A big piece of my heart is nestled in a cabin up in the Sierra Nevada Mountains just over a mile past the main strip that makes up the town of June Lake. I’ve been going there for twenty years, but it has been in the family for nearly sixty: the family that I didn’t even know that I had.
When I first moved out to California, I knew only one person who turned out not to be my friend. I had only $200 and my mother, unsupportive of my move, did not offer me any additional funds. But what she DID give me was a phone number. “If you need anything, call my cousin Gloria.”
Now this was odd to me. I’d never heard of mom’s cousin Gloria. Both sides of my family were filled with estrangements; the result of deaths and adoptions, arguments and distance, so I grew up without an extended family woven into my holiday celebrations and summer vacations. Our nuclear family was its own little island.
When I left that island for Los Angeles with photos of my siblings, a little cash and this phone number in my wallet, I couldn’t imagine why I, a twenty-two year-old effervescent adventurer would want to make a connection with a woman in her 60s whom I’d never met and knew nothing about. That is until the loneliness of the urban jungle took over.
I made the call. Gloria’s husband Bill picked me up from my nanny job in Palos Verdes. As it turned out, Gloria was nothing like her younger cousin, my mother. She was cheeky, tenacious and vibrant. We became fast friends and I spent time at her home in Costa Mesa every chance I got. When I was heartbroken over the end of a relationship, Gloria said, “I know what you miss most, it’s the sex!” My mother was a proponent of chastity, but her older cousin talked candidly and gave good advice.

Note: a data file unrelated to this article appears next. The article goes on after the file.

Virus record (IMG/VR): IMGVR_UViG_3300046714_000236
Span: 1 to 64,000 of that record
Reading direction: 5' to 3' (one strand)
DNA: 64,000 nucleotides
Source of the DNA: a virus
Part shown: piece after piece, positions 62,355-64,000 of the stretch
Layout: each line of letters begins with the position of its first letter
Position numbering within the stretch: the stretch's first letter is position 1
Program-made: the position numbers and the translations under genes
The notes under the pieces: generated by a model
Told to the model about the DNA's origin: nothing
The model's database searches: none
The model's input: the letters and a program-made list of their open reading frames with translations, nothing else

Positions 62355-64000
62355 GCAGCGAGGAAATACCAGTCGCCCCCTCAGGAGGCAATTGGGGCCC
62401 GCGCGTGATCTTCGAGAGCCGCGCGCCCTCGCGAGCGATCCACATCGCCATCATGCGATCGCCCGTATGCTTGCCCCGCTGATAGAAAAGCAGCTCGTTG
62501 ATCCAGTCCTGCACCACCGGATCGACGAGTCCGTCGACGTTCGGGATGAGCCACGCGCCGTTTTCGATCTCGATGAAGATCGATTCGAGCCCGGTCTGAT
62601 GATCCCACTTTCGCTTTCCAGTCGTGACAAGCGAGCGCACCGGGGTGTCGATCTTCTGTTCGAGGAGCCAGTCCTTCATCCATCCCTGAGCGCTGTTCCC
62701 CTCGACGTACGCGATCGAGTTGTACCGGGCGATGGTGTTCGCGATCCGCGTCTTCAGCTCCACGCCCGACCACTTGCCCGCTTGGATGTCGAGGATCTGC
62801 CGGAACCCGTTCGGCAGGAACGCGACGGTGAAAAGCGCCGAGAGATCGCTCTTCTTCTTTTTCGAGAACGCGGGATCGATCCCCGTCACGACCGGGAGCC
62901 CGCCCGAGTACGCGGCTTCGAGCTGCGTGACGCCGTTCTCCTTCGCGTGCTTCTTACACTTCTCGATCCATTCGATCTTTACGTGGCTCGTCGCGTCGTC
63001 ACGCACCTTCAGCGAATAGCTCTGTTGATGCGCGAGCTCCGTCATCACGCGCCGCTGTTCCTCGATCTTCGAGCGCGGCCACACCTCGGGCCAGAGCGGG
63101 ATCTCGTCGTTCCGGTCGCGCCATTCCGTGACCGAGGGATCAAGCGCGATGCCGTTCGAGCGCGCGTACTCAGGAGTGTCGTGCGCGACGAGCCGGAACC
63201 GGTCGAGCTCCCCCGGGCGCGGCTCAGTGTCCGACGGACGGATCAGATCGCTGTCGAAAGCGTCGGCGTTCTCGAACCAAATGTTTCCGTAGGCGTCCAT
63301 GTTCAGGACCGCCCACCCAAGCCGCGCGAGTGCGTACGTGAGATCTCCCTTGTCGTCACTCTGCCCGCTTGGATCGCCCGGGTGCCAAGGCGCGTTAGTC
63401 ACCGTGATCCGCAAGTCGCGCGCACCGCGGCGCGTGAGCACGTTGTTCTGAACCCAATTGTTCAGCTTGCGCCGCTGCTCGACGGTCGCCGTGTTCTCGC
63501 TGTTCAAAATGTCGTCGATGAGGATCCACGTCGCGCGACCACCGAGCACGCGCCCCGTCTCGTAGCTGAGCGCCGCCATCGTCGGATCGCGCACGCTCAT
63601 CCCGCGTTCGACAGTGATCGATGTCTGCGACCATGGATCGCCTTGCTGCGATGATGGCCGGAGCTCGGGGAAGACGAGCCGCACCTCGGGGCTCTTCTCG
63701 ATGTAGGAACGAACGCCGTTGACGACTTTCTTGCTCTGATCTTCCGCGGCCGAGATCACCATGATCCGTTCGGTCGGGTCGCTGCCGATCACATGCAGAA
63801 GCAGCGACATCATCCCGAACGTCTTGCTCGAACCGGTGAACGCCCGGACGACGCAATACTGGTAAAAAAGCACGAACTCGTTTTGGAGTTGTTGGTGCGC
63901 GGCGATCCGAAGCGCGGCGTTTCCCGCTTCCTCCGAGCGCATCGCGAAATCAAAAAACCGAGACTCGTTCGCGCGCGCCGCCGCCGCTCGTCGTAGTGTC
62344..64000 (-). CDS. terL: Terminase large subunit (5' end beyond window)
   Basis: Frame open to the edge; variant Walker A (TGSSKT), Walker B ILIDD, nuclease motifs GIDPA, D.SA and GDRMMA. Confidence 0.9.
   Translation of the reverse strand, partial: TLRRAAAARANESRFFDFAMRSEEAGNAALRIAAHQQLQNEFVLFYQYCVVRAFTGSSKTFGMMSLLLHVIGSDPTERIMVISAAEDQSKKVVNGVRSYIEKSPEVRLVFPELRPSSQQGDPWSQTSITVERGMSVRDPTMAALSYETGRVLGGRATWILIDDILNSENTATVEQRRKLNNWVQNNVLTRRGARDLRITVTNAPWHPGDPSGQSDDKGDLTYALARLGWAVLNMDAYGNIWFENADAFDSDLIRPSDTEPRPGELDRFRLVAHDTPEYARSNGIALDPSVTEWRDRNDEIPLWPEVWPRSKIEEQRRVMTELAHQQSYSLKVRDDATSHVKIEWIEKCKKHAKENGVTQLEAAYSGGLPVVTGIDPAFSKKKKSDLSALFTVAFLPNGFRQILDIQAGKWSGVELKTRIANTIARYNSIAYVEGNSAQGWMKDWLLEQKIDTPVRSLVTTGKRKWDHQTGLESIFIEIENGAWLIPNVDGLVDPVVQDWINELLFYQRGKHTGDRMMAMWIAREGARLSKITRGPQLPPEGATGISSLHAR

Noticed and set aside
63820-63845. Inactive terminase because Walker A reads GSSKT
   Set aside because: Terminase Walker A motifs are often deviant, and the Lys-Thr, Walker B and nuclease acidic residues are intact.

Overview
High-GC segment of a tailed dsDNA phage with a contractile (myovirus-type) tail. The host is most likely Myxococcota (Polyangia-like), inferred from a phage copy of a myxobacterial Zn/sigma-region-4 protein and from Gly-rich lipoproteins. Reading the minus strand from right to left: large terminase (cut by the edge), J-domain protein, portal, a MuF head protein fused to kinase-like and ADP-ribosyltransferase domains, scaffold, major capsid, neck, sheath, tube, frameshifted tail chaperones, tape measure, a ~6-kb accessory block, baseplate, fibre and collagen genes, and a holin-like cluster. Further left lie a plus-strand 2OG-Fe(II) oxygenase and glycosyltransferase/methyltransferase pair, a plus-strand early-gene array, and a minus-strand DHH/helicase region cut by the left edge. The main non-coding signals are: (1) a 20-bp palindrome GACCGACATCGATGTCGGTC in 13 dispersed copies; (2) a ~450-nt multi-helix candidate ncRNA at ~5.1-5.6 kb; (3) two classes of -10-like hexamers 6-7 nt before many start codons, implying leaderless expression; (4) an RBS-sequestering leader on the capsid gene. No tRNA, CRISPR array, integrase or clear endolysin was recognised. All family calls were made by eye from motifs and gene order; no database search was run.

And if adventure was what I’d been looking for, I’d come to the right state AND the right family. Gloria’s son, his wife and their young children were sailing around the world for a year. Sometimes her husband would join them on the boat from port to port. I think Gloria needed the company as much as I did. And when the family returned, I gratefully gained more cousins.
For several years I’d heard stories of the family vacation home at June Lake. The land that Gloria bought in 1963 with her inheritance after her mother died. The old mobile home dubbed the “pink bomb” that sat on the property for 15 years until the rustic log cabin was built in 1978. The photos of her boys in the snow and their children growing taller than the porch rails as the years passed.
When he was in his early twenties and newly married, Gloria’s eldest son had lost a battle with cancer. His widow remarried and her husband and children remained a vital part of Gloria’s family. They taught me that endings don’t have to mean the end and opening your heart means it can be filled all the more. And of course that meant my life was being filled with more cousins.
In the winter of 1997, my new husband and I first went to the June Lake cabin with Gloria and Bill. Having grown up in North Carolina, I didn’t know real mountains until I ventured west. Back home we had the rolling hills and the gray-blue ridges of the fir-covered Appalachians. The arched peak of Mount Mitchell, at only a little over 6,600 feet, is the highest mountain in eastern North America. In the Sierra Nevadas, I was surrounded by the treeless tops of the snow-covered jagged cliffs that surround Mount Whitney, the highest summit in the contiguous United States at 14,000 feet. The spectacle from highway 395 dwarfed the country roads of the Blue Ridge Parkway.
There in that A-frame cabin overlooking Carson’s Peak, with a deer head hanging between the triangular windows, and old wooden skis painted bright red and crisscrossed above the pot-bellied stove, I discovered what the family’s June Lake lore was all about. On the wall hangs a wood plaque that says, “It doesn’t matter where you go or what you have. What matters is who you have beside you.” Together with my relatives, then in their 70’s, we danced to Ella Fitzgerald and Frank Sinatra, drank wine and ate spaghetti. We watched snow silently cover the porch and spent a day trying to keep up with Bill on the June Mountain ski slopes. You’re only as young as you dare to be, he said.